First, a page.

More About the Author

Dr. John is one of top Ayurvedic practitioners in the United States. He has been featured in Woman's World Magazine, Yoga Journal, Gorgeously Green and dozens of other publications and websites. His ability to translate the ancient wisdom of Ayurveda into applicable information based on the latest scientific research sets him at the forefront of the burgeoning interest in natural health. Dr. John has published over 500 health articles & videos, written six books and is a guest speaker at dozens of health retreat centers and schools across the country.

Customer Reviews

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See all 39 customer reviews
Athletes, coaches, yoga teachers, READ THIS BOOK!
morgling
If you want to exercise and not get hurt, understand your body and enjoy being healthy, I recommend this book for you.
S. Stead
You do have to actually put his principals in action to feel the benefits.
TOM SHORE

Most Helpful Customer Reviews

31 of 32 people found the following review helpful By Peter A. Farrell on June 14, 1998
Format: Paperback
Your body is supposed to enjoy getting and staying fit! The author gives a number of instructions on how to do just that. His argument for nasal breathing, even at top exertion, is alone worth the price of the book. The many testamonials from athletes who've used the author's instructions successfully shows that I'm not the only one it's worked for.
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23 of 23 people found the following review helpful By Amazon Customer on March 27, 2001
Format: Paperback
I picked up this book at a relatives house and could not put it down. After reading it, I have to own it. If you are a serious athlete who has ever over-trained, this book is for you(or, if you simply want to avoid overtraining in the future...) John combines Auyervedic principles with Yoga, creating a way to perform better while straining yourself even less. So far I have only incorporated his principles in one workout, but with complete success. I'll know better as the next few weeks progress how easy it is to follow the principles in the book. I read a different book on Auyervedic principles(Quantam Health?), which was good but not too extremely easy to follow. John has laid out how to live the Auyervedic way, and specifically how to apply it to athletic training, in a simple and easy to follow manner.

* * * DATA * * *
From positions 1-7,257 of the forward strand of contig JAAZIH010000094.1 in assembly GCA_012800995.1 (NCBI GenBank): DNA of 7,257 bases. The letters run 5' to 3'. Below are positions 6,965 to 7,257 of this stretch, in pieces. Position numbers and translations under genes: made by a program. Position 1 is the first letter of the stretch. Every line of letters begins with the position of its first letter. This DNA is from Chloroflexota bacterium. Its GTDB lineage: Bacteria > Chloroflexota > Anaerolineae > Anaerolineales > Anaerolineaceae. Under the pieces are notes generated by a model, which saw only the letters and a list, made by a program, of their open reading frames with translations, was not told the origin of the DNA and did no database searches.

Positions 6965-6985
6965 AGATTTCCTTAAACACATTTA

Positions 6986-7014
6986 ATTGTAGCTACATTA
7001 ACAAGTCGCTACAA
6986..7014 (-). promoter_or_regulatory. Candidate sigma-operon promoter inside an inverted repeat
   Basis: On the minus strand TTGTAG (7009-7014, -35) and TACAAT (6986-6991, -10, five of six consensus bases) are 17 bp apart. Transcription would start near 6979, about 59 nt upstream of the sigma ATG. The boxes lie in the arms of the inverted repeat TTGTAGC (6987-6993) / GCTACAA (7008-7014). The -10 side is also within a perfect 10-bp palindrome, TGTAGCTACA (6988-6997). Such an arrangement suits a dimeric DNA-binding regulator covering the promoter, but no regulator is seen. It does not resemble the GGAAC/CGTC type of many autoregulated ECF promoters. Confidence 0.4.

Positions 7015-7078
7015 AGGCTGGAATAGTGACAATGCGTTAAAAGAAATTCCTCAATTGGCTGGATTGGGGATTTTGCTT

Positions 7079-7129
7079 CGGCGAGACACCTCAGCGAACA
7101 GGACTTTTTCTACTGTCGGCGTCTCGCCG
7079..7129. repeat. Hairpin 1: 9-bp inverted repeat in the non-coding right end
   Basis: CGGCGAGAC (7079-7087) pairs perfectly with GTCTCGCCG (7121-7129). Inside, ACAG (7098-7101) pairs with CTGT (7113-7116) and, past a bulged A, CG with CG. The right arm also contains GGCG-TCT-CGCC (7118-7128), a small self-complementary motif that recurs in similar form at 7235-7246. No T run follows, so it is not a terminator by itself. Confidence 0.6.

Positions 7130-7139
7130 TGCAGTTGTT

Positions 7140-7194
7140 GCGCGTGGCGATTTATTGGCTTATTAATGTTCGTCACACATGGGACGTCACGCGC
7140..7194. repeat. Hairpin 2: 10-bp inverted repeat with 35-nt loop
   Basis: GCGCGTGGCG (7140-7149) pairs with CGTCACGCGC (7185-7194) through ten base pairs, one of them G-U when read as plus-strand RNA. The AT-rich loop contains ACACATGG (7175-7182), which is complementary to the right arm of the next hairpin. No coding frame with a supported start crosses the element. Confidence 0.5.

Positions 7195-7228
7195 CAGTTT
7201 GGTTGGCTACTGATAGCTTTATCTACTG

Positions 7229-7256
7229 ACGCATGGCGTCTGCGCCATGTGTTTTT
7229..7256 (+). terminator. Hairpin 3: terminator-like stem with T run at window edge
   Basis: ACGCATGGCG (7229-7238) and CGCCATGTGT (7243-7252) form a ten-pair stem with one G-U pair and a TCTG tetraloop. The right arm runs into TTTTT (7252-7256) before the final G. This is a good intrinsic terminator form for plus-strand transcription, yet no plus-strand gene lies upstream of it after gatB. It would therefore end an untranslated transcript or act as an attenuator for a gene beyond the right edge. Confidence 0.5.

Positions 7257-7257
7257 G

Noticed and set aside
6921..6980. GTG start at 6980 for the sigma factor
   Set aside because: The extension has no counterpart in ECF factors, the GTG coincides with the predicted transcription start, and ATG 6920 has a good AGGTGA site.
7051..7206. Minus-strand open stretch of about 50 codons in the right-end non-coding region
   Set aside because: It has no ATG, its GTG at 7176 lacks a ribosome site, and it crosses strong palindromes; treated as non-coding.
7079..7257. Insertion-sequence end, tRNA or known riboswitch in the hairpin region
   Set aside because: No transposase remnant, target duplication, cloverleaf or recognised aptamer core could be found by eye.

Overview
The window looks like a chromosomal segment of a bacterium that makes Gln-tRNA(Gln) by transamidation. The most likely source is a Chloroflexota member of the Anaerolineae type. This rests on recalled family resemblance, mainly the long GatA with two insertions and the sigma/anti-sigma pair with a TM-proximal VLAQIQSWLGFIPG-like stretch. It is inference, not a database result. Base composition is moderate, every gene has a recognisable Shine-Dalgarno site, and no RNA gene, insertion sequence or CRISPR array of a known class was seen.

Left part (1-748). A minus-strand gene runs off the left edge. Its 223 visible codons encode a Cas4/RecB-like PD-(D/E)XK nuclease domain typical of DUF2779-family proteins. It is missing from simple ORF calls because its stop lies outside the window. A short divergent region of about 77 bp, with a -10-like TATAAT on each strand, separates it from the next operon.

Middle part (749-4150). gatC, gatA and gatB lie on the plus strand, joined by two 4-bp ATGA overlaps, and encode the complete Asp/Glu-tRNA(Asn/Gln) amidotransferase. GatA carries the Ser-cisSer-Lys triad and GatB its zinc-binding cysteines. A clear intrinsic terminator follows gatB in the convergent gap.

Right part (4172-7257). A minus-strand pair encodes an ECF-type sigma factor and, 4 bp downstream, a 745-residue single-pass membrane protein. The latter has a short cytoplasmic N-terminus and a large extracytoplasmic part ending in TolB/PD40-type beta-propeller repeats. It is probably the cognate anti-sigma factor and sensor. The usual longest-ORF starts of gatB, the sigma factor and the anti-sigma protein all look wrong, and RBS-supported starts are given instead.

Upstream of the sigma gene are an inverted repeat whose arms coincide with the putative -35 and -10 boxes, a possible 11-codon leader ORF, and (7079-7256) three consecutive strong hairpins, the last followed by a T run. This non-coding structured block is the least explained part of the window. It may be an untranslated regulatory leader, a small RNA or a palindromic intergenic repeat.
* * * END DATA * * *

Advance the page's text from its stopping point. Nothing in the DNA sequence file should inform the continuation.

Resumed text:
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23 of 23 people found the following review helpful By carlisle montgomery on March 12, 2000
Format: Paperback
I am an elite coach based in Melbourne ,Australia. I have used the principles behind this book with great success with many people. I cannot recommend it highly enough, buy it read it follow it and you will change the way you train and finally enjoy exercise the way it was supposed to be. Good luck and enjoy.